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Assisted Living and Nursing Homes in the Lake Chapala area

Assisted Living in Lake Chapala 

By Kristina Morgan and Joelle Lau-Hansen 

Many Baby Boomers are going to experience a role reversal in caring for their aging parents and will need help to provide care for them.

Many people are moving south of the border for more than sunshine and a slower pace of living—they are coming to seek out assisted living or long-term care options that are at least half the cost of care north of the border.

The median cost for long-term care in the United States is $3,622.00 per month. That’s $43,472 USD per year and many states are significantly higher, according to the Genworth Financial 2009 Cost of Care Survey.

The U.S. Department of Health and Human Services (HHS) estimates that about 70 percent of individuals over age 65 will require at least some type of long-term care services during their lifetime; and more than 40 percent will need care in a nursing home for some period of time. If you’re paying privately for such care, it will add up quickly—at an average of $120/day for assisted living and $240/day for nursing homes!


What about Medicare and Medicaid?Assisted Living in Mexico

Many people believe—wrongly—that Medicare will pay for long-term care. Medicare pays only for up to 100 days of skilled nursing care under very specific circumstances, following a hospital stay.

If you have an extremely low income and limited assets, and if you require a nursing home level of care, Medicaid may pay for care either in your home or in a nursing facility. But Medicaid does not pay for assisted living services if that is all that is needed.

The Health Care Reform is supposed to include an expansion of long-term care insurance, which should not only improve access to nursing homes but also in-home care in the U.S. but the details aren’t clear and it isn’t expected to go into effect until 2014.

Assisted Living and nursing homes in Mexico run roughly half—or less—than what you would pay north of the border and also includes three home-cooked meals a day. It is important to note that in Mexico the foods being used are whole and fresh. Convenience foods are expensive and not the norm so in an Assisted Living home in Mexico chances are you will be eating much better than you would have north of the border.

With Lake Chapala being one of the largest expat communities in the world, you might expect to seeJoelle LauHansen Assisted Living and long-term care here facilities here...and you would be right! At Focus on Mexico we are often asked what is available here in our community and during the Focus on Mexico program March 20-27, we had a chance to tour some of the homes. With us on the program that week was Joelle Lau-Hansen, who owns and operates an Assisted Living Facility in Venice, Florida, and has been in this business since 1994. She also does consulting for other homes. Since Joelle wanted to check out what Lake Chapala had to offer, I thought this was the perfect opportunity to get her professional opinion about the places we visited at Lake Chapala.

We visited four Assisted Living homes. Two were in Ajijic, one was in San Antonio and one was in Riberas Del Pilar. None of them were affiliated with any church, religion or political party. We were both impressed with what we saw.

Joelle says, “All facilities were very clean, the staff was attentive. Prices were much lower than in the US. I would not hesitate to place my parents in any of these facilities. In Mexico doctors make house calls, which is much better than to drag a sick elderly person to a waiting room! And with email, it is easy to get reports on the well-being of your loved ones, even if you travel a lot. Do not let fear of leaving your aging parents behind prevent you from moving to Mexico!”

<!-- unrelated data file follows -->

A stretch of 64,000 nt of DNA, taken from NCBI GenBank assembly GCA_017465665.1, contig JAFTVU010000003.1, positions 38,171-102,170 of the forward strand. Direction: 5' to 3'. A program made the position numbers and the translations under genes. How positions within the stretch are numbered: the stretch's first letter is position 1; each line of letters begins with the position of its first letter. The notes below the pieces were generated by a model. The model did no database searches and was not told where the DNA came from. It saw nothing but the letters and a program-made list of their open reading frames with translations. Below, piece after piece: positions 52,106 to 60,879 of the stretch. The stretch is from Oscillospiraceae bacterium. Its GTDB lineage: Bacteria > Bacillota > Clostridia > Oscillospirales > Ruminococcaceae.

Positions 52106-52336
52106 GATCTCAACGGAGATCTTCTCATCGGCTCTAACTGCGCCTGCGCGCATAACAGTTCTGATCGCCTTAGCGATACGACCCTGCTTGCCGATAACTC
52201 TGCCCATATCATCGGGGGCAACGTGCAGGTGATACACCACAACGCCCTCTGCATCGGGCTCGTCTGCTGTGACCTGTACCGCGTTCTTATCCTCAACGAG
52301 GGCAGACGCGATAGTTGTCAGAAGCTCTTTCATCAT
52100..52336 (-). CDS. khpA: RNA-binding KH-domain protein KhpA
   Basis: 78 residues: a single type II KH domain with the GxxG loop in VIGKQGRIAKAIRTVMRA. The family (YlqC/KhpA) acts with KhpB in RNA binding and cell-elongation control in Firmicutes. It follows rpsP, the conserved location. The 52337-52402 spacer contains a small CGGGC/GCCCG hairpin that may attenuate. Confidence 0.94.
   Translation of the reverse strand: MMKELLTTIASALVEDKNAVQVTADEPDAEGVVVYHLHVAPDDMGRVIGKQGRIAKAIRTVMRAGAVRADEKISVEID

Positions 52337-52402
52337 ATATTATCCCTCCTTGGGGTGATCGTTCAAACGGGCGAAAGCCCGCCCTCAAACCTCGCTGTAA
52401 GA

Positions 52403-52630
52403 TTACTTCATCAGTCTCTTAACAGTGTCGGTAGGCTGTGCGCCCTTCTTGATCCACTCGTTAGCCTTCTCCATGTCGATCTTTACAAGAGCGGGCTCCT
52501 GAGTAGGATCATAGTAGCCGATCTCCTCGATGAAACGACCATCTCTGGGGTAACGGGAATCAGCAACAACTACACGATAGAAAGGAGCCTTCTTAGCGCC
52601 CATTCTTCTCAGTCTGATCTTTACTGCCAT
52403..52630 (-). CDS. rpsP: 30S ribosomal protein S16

There are other facilities that we did not have time to visit but here is a sampling of what is available here at Lake Chapala:


Abbeyfield Cottage ViewAbbeyfield

The first home we visited was Abbeyfield. Established in 2006, Abbeyfield Ajijic is the first Abbeyfield Home in Latin America. I had been there before when I attended a seminar on Fearless Aging. Abbeyfield is located in Ajijic on Privada Independencia #9, facing the malecon or boardwalk so there are beautiful lake views.

Abbeyfield was created in England in the 1950s as a non-profit independent-living home for men and women over age 65 who are still physically and mentally fit but no longer wish to live alone. Abbeyfield is run by a committee of volunteers and only the house manager, maid and gardener are paid employees. Abbeyfield Lap Pool 

Abbeyfield has a solar-heated lap pool, as well as a nice garden area. 

There are four suites in the main house that have a bedroom and bathroom and run $10,000 pesos, which at today’s exchange rate comes in at about $817 USD per month.

Abbeyfield has four private casitas that run $16,000 pesos a month or roughly $1300 USD and are small, private bungalows.

Joelle’s assessment: “Abbey Field is a gorgeous Independent Living Facility right on Lake Chapala. The bedrooms are comfortable, some bigger than others, some "cottage-like," meals are included in the monthly fee. The common areas are spacious and well appointed.

Abbeyfield also has opportunities for people who want to volunteer. If you would like more information, contact Brian Howard (or or call 376-766-2045 or cell (045) 331-705-1629 if you are local or visit their website at  


Residents at AliciasAlicia’s Nursing Home

Next, we went to Alicia’s Nursing Home. The largest facility in the Lake Chapala area, Alicia’s has three homes that offer assistance to the elderly on three levels: Assisted Living for nine residents, Middle-Care for nine more residents and Full-Care for eight residents. Alicia’s also offers end-of-life care. We visited the Assisted Living home located in La Floresta, a beautiful old neighborhood with a large, older home where Alejandro Mejilla, Alicia’s son welcomed us.

Alejandro says, “We want this to feel like their real home.” It works; the home does feel like a place where a family Alejandro Mejillalives. Several Mexican women greet me shyly as they chatter in Spanish in the kitchen cooking something that makes my mouth water. Alicia’s provides three full meals a day.

The price runs from $1200 a month or $14,400 per year for people who are independent, up to $1500 a month or $18,000 per year for people who need full-time care, such as Alzheimer’s or dementia patients.FOM Team member Kristina Morgan